21 January 2008

The greatness of 1982

When Ain’t-It-Cool-News did a retrospective on the year 1982 as the “Best Genre Year,” I remember thinking, “Yes! Finally somebody gets it!” I’ve always looked back on this year fondly, since it contains some of my favorite films of childhood (I was nine and just becoming a regular movie watcher) and many films that would become favorites as an adult.

Just at a glance, look how many gems came out in 1982: Poltergeist, Blade Runner, Conan the Barbarian, Star Trek II: The Wrath of Khan, The Dark Crystal, First Blood, E.T.: The Extraterrestrial, The Thing, Dead Men Don’t Wear Plaid, The Road Warrior, The Secret of NIMH, Tron, Fast Times at Ridgemont High, The Man from Snowy River.

The only thing 1982 didn’t have was a James Bond film.

Looking at the list, I’m astonished how many of these films had, or would later have, a major effect me.

Tron: On just the basis of effects alone, the most important film of the year. The CGI revolution started here. But also a movie that defined the new computer generation, an expression of the Internet culture that now rules the world. This blog itself is a growth of that. Key line: “This isn’t happening. It only thinks it’s happening.”

Blade Runner: Like Tron, it was not a success at the time, for it was too far ahead of what people expected from futurism. (Wow, an odd phrase now that I think of it.) A foundational work of cyberpunk, and one of the most literate science fiction films ever made. It would take years to finally get the director’s true vision on video, but it was worth it. Key line: “It’s too bad she won’t live. But then again, who does?”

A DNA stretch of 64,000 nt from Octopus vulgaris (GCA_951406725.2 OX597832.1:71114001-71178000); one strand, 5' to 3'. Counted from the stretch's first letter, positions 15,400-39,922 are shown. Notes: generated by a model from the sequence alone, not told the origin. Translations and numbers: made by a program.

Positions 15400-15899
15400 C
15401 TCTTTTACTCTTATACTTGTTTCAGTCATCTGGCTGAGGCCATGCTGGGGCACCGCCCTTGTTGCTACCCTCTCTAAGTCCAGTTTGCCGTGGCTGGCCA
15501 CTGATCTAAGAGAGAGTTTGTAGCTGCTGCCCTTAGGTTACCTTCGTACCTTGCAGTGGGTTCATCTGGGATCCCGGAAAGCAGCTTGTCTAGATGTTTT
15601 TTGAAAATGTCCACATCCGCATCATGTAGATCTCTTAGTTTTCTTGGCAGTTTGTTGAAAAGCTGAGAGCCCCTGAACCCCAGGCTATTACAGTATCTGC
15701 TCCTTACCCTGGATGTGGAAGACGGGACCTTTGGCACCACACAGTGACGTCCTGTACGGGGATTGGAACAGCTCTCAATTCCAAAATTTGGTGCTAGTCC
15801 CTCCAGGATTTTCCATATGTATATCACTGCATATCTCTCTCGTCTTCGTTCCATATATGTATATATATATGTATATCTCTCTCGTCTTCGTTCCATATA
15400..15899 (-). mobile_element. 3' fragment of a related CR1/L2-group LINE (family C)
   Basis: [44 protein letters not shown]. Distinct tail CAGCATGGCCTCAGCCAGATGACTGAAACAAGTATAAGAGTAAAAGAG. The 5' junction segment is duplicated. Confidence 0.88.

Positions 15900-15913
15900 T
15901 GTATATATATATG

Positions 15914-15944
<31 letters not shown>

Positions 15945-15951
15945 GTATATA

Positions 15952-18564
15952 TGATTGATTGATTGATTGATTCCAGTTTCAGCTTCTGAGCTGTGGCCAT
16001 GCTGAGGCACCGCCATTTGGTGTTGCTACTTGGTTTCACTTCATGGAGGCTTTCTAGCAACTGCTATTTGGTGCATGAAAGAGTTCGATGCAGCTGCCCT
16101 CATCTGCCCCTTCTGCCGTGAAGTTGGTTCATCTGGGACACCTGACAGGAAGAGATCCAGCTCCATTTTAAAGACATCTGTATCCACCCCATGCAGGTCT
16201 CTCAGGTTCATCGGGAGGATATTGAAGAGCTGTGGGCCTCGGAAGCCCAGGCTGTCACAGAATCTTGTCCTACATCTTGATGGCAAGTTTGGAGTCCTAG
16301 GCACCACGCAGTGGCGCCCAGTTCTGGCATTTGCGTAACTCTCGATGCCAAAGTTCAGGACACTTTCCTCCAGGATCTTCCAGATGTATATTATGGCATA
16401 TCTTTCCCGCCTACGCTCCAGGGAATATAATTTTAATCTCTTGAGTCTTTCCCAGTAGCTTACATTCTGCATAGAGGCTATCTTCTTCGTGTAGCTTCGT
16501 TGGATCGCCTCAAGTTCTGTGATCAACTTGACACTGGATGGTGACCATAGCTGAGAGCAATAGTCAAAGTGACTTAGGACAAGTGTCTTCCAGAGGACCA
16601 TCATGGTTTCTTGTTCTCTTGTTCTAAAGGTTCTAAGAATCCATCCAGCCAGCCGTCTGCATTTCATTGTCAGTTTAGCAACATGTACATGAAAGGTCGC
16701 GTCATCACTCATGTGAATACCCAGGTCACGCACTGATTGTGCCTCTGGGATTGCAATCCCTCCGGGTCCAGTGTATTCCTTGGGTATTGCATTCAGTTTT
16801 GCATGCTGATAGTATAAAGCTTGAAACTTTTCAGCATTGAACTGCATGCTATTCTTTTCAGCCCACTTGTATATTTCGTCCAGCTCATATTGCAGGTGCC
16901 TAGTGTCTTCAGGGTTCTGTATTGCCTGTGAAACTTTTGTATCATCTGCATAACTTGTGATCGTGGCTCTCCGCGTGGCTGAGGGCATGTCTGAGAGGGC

The Secret of NIMH: The favorite movie of my childhood. I obsessed about it so much as a nine-year-old that it annoyed my parents. They had no idea how many other fannish things I would obsess over in the coming years, so this was really just “training.” Although I can now objectively critique the movie—it has its flaws—I still think it’s the best animated film of its decade, and it’s a frequently dark and frightening tale that dodges many clichés of “family” animated movies. Key line: “None of the girls I meet want to get serious.”

Conan the Barbarian: ‘Cuz this how I first heard about this Robert E. Howard fella. This would really screw me up later. Key line: “Let someone else pass in the night.”

Poltergeist: E. T. made more money, but the other Spielberg project of the year ended up the long-run cultural winner. A genuinely great way to make a modern haunted house story, even if it goes somewhat illogically over the top in the finale. Key line: “Go into the light!”

Star Trek II: The Wrath of Khan: Is this the high point of the franchise? Not only is it great Trek, it’s plain great science fiction all around. Key line: “You are my superior officer. You are also my friend. I am and ever shall be yours.”

The Dark Crystal: I adore the Muppets and the spirit and humor that Jim Henson put into them, but I think this serious fantasy story is his masterpiece (and Frank Oz’s, who co-directed). Another movie that had a tremendous effect on me when I first saw it in the theater, its imagery has remained with me. Henson’s early death was a great blow to my childhood memories. Seventeen years later I still can’t believe he’s gone. Key line: “She is part of you, just as we are all a part of each other.”

I might go into deeper detail on each of these films later… the year’s films certainly deserve deeper attention.

End of Line, Time to Die, Go Into the Light, KHAAAAAAAAAAN!